Former FBI Official Gets Over 4 Years in Prison

Former FBI Official Gets Over 4 Years in Prison

( – Federal agents must pass several background checks and meet stringent requirements to land one of the coveted positions in the FBI or other intelligence agencies. The purpose behind this is to ascertain that they aren’t morally inept or have conditions in their lives that others might use to influence their decisions, such as enormous amounts of debt or bad credit. However, despite the steps they go through, some federal officials still end up on the wrong side of the law. That’s what happened to former Special Agent in Charge Charles McGonigal, and he’ll now spend years behind bars for his crimes.

The Crimes

In January, the Department of Justice’s (DOJ) Office of Public Affairs issued a press release revealing that federal prosecutors had indicted Charles McGonigal, a Special Agent in Charge (SAC) of the FBI Counterintelligence Division in New York, on nine counts. These included six counts of making false statements and two counts of falsification of records and documents.

Another bulletin from the US Attorney’s Office for the Southern District of New York noted prosecutors had indicted him on five additional counts, this time related to violating US sanctions on Russia.

In August, McGonigal pleaded guilty to two charges. He admitted to conspiring to commit money laundering and conspiring to violate the International Emergency Economic Powers Act (IEEPA) when he agreed to work with Oleg Deripaska, a sanctioned Russian Oligarch. Then, in September, he pleaded guilty to concealing material facts when he failed to disclose he received $225,000 “from an individual who had business interests in Europe” while the SAC was overseeing counterintelligence efforts.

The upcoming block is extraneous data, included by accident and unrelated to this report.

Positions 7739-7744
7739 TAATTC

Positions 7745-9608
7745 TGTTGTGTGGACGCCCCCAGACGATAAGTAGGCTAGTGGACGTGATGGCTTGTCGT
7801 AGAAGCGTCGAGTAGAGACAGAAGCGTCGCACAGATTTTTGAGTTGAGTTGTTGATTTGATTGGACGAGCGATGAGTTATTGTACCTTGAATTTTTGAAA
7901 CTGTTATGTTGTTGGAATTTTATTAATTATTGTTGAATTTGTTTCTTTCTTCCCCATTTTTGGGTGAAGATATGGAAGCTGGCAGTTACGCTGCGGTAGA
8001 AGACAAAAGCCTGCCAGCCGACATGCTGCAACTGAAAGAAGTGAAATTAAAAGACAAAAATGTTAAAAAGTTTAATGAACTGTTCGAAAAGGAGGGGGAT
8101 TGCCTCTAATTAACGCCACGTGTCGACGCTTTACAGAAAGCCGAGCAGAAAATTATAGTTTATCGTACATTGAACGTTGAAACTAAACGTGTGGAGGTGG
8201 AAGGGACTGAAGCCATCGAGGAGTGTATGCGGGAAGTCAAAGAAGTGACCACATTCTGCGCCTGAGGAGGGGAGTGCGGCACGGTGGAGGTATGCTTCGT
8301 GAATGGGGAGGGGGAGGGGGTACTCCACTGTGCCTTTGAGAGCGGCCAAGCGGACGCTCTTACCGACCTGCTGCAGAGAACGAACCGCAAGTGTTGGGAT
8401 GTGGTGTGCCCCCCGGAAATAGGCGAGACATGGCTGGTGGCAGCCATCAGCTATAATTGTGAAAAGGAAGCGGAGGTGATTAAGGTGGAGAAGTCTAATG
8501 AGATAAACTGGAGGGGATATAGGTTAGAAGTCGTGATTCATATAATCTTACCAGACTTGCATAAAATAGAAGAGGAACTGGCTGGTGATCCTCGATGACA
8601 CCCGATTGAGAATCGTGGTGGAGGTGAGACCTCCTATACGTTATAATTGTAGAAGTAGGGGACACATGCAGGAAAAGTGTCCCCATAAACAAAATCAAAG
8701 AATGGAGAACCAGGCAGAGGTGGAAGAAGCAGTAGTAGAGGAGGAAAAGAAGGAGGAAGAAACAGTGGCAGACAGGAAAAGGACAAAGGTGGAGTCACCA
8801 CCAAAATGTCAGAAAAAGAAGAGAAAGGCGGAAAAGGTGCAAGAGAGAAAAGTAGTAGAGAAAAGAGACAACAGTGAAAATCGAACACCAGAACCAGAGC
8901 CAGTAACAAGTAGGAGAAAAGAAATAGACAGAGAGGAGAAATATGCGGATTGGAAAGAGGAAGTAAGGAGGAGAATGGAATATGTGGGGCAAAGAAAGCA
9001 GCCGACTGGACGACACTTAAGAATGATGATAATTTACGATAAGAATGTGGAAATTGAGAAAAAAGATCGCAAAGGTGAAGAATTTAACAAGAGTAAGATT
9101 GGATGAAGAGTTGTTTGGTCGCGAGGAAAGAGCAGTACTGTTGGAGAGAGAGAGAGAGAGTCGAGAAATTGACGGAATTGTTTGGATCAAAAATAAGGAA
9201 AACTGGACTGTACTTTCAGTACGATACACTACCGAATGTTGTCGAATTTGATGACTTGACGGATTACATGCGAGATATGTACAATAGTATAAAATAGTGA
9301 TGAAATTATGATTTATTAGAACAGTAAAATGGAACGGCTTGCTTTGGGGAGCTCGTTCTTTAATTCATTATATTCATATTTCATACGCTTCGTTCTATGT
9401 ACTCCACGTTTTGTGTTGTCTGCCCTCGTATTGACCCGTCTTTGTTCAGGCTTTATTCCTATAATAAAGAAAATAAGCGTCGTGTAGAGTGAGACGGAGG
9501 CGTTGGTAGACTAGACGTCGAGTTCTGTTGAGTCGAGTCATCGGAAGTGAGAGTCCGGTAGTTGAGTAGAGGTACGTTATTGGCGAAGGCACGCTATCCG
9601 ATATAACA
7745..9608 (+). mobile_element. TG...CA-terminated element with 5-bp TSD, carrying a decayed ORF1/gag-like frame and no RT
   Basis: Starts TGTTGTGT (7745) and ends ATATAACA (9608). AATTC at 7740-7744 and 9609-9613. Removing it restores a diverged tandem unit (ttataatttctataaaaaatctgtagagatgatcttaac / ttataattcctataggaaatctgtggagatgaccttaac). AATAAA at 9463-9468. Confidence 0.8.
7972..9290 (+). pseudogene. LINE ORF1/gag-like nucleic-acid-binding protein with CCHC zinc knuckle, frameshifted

The Sentence

On Thursday, December 14, a judge sentenced McGonigal to just over four years — 50 months — in prison for the charges related to the IEEPA and evading US sanctions. After the judge handed the sentence down, US Attorney Damian Williams said that the former FBI agent “violated the trust his country placed in him … to prepare for his future in business.” In doing so, “he jeopardized our national security” in dealing with Deripaska, who purportedly has immediate ties to Russian President Vladimir Putin, acting as his agent.

In the press release, it was reported that Assistant Attorney General Matthew Olsen said the sentence holds McGonigal “accountable for [his] betrayal and demonstrate[s] [the DOJ’s] commitment to deny designated individuals the means to circumvent US sanctions.”

McGonigal still faces sentencing in the concealment of material facts case. A court scheduled him to appear on February 16, 2024, to learn his fate on those counts.

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